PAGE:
Do you know what a big time problem solver is? Here are five big time problem solver characteristics I’ve discovered in all my years as a professional fundraiser. Perhaps you know these by heart. All of us need to be reminded of these essentials from time to time.
A big time problem solver is:
- Someone who listens intensely.
- Someone who has enormous empathy for others.
- Someone who has done their homework and is prepared for their meeting.
- Someone who offers suggestions and their help freely and respectfully.
- Someone who sincerely cares about others and keeps their promises.
I have advised many worthwhile organizations that have been frustrated by their inability to raise the funds they need from BIG MONEY donors. Almost all of them fail to practice even the most basic big time problem solving skills in their contacts with these donors. And you have to do them all … you can’t be a good listener but fail to do your homework. You can’t be empathetic, yet have no follow through.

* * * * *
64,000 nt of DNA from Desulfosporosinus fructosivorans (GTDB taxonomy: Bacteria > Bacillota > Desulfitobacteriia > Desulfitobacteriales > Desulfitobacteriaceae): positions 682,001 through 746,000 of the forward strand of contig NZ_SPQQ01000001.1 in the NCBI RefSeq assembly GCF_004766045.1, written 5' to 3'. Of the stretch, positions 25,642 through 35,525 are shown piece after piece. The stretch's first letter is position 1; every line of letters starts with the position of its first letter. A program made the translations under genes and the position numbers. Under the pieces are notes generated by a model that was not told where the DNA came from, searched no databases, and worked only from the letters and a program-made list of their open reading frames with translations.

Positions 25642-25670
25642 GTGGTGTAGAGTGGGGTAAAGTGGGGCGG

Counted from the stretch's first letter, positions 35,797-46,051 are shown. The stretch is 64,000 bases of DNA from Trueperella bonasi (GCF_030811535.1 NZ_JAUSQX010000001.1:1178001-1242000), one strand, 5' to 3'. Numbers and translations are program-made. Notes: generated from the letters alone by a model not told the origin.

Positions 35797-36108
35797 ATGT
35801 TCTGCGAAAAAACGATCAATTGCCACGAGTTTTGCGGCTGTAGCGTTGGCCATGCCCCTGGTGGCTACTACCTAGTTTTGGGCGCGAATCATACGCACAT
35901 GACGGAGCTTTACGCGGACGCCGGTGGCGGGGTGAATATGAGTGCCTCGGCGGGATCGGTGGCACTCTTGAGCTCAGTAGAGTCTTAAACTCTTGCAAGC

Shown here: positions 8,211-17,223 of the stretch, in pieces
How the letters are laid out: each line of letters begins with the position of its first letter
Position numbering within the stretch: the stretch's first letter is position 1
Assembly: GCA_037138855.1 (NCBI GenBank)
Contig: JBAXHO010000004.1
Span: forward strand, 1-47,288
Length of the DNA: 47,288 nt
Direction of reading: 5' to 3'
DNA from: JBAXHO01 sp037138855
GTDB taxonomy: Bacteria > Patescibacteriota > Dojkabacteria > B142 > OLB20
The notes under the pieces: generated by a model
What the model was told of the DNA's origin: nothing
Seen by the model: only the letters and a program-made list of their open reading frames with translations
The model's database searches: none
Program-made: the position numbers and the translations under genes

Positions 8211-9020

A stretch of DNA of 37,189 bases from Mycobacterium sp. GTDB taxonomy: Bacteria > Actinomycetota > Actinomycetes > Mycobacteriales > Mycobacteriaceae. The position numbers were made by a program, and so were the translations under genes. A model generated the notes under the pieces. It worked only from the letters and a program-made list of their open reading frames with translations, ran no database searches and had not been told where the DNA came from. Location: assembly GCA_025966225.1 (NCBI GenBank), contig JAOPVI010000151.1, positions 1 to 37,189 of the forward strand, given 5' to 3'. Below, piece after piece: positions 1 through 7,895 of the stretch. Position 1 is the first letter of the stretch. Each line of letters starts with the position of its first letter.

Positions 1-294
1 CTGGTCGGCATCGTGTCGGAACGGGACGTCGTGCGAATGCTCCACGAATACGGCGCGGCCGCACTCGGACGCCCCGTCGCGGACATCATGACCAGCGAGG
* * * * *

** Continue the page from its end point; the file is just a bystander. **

Mastering the skills of being a big time problem solver is only the first step to unlocking BIG MONEY gifts from the giants of philanthropy.
Only with this problem solving skill set can you effectively apply the principles found in my two book set, “Secrets to Big Money Fundraising.”
Here are just a few of the secrets you’ll find in my Secrets to BIG MONEY Fundraising books:
- How to be a real problem solver — not a problem creator
- How to focus on solving real problems — not applying Band-Aids
- The importance of becoming an advocate for your donor’s questions and concerns
- Ways to make your donor an “involved actor” in creating solutions to the problem your organization is addressing
- How to tune into ways to help and encourage your donor. Trust me, until your donor prospects connect to how helping you solve your problem will help them solve one or more of their own problems, you will always strike out.
Being a big time problem solver means you have to see yourself as just that! Constantly remind yourself that your role is of supreme importance to the success of your donor as well as the success of your nonprofit — then act on it!
Are you ready to start doing this for others? Try it! See how it makes you feel to see yourself act this way. Watch how others are drawn to you!
All the best —